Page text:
Ukraine Dismantles $40 Million Russian Crypto Pyramid
Ukrainian law enforcement has exposed a financial pyramid originating from Russia suspected of making millions of U.S. dollars. The scam convinced victims to send fiat money and cryptocurrency by promising profitable investments in big companies around the world.
Large Crypto Pyramid Scheme With Russian Roots Busted in Ukraine
Officers from the Security Service of Ukraine (SBU) have unraveled a fake investment scheme called ‘Life Is Good,’ the agency announced on Tuesday. The fraudsters behind it offered potential clients to multiply their money by acquiring shares of global enterprises.
The organizers of the large-scale pyramid scheme allegedly received almost $40 million dollars from more than 1,000 people they managed to defraud. The victims were instructed to transfer the money directly to the crypto wallets and bank accounts of the scammers.
Life Is Good had an online platform maintaining fake investor accounts. Customers were promised deals bringing stable profits in the form of dividends and “guaranteed” bonuses if they were able to attract new participants to the project.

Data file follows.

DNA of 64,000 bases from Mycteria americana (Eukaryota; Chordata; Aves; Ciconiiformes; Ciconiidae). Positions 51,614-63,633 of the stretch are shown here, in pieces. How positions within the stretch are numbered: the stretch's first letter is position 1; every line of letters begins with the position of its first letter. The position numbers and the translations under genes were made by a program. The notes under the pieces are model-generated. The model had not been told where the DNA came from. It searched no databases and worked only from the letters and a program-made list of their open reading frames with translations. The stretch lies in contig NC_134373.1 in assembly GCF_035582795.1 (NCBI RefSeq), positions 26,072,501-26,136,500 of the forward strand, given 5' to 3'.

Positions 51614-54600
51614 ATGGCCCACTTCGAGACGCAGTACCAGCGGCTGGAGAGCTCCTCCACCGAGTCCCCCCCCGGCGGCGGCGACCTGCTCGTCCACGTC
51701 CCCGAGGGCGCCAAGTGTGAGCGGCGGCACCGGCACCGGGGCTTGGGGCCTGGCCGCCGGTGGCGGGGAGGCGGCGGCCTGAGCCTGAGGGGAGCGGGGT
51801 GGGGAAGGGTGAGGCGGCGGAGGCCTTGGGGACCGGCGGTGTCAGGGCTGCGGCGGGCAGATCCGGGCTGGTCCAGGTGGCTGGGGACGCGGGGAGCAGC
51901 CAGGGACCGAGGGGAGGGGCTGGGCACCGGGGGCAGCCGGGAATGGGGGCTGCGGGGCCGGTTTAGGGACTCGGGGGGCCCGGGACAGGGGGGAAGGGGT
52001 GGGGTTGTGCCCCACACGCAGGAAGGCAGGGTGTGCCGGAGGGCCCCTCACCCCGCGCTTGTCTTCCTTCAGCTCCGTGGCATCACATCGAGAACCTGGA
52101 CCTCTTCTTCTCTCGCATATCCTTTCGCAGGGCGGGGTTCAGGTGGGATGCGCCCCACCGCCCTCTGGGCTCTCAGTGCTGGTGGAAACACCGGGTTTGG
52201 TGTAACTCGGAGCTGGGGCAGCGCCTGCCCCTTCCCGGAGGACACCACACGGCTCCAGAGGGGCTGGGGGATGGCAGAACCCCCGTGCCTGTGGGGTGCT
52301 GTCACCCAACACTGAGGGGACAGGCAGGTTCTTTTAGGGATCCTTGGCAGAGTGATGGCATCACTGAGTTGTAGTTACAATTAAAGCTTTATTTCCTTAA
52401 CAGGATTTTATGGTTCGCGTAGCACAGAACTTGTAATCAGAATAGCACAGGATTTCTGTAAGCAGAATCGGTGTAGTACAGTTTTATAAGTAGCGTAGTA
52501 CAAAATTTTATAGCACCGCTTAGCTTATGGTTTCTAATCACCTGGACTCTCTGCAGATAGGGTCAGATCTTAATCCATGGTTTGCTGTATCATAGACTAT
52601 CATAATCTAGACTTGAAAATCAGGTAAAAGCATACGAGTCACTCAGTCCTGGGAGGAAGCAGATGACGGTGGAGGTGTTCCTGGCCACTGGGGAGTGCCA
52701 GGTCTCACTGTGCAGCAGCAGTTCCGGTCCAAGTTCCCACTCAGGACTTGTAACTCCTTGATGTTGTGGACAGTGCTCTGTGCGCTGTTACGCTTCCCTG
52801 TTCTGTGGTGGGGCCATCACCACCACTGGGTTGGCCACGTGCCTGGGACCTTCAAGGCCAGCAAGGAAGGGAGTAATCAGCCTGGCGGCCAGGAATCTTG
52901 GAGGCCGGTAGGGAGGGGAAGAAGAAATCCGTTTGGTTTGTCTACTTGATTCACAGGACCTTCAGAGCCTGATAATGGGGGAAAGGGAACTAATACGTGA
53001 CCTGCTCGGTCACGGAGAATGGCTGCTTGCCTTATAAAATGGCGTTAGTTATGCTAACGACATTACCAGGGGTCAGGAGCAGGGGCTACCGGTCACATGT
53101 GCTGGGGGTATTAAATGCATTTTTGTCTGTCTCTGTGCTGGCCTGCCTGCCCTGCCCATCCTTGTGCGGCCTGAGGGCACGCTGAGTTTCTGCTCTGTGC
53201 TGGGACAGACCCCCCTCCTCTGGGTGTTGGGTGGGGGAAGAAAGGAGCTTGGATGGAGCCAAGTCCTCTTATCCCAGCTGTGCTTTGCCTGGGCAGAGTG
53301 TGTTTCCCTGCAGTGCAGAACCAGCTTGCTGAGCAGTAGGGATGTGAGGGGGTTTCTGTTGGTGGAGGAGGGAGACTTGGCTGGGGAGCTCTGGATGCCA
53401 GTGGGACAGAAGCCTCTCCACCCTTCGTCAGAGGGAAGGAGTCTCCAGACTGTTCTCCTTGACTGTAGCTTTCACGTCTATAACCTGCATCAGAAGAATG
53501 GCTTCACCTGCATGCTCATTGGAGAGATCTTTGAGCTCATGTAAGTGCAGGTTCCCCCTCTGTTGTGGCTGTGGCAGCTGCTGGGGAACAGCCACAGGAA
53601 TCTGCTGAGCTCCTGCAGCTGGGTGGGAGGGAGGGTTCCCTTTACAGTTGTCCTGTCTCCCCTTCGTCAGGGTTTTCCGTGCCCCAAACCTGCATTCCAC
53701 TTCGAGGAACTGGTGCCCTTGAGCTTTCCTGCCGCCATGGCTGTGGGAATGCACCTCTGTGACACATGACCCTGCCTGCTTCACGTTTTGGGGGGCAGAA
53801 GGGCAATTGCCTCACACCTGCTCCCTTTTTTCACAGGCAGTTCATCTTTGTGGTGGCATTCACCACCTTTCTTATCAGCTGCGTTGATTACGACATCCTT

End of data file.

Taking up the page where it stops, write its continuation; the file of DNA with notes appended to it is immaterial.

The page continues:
According to the Ukrainian investigators, more than 10 people have been involved in the criminal organization, mostly Russian nationals. The financial pyramid, which was launched in the Russian Federation in 2017, had a local branch in Ukraine.
Following Russia’s full-scale invasion that started in late February, 2022, the organizers tried to conceal their involvement in the scheme by elaborating a mechanism to collect cryptocurrencies through a network of exchanges operating throughout Ukraine.
Working with their colleagues from the Ukrainian police and prosecutors, the SBU officers searched Life Is Good’s offices in Kyiv, seizing computers, mobile phones, accounting documents, and other records suggesting criminal activity as well as advertising materials.
Law enforcement agencies in Ukraine, a regional leader in cryptocurrency adoption, have been improving their crypto expertise. According to a report in March, employees of the country’s Cyberpolice, the Asset Recovery and Management Agency, and the SBU attended training classes organized by Binance, the world’s leading digital asset exchange.
In November, the Cyberpolice, which is the nation’s cybercrime combatting unit, dismantled a crypto fraud scheme allegedly making €200 million a year ($207 million at the time) by luring investors through a chain of representative offices and call centers across Europe.
Why do you think the alleged Russian crypto fraudsters continued to operate in Ukraine after the war broke out? Share your thoughts on the case in the comments section below.
Image Credits: Shutterstock, Pixabay, Wiki Commons, SBU
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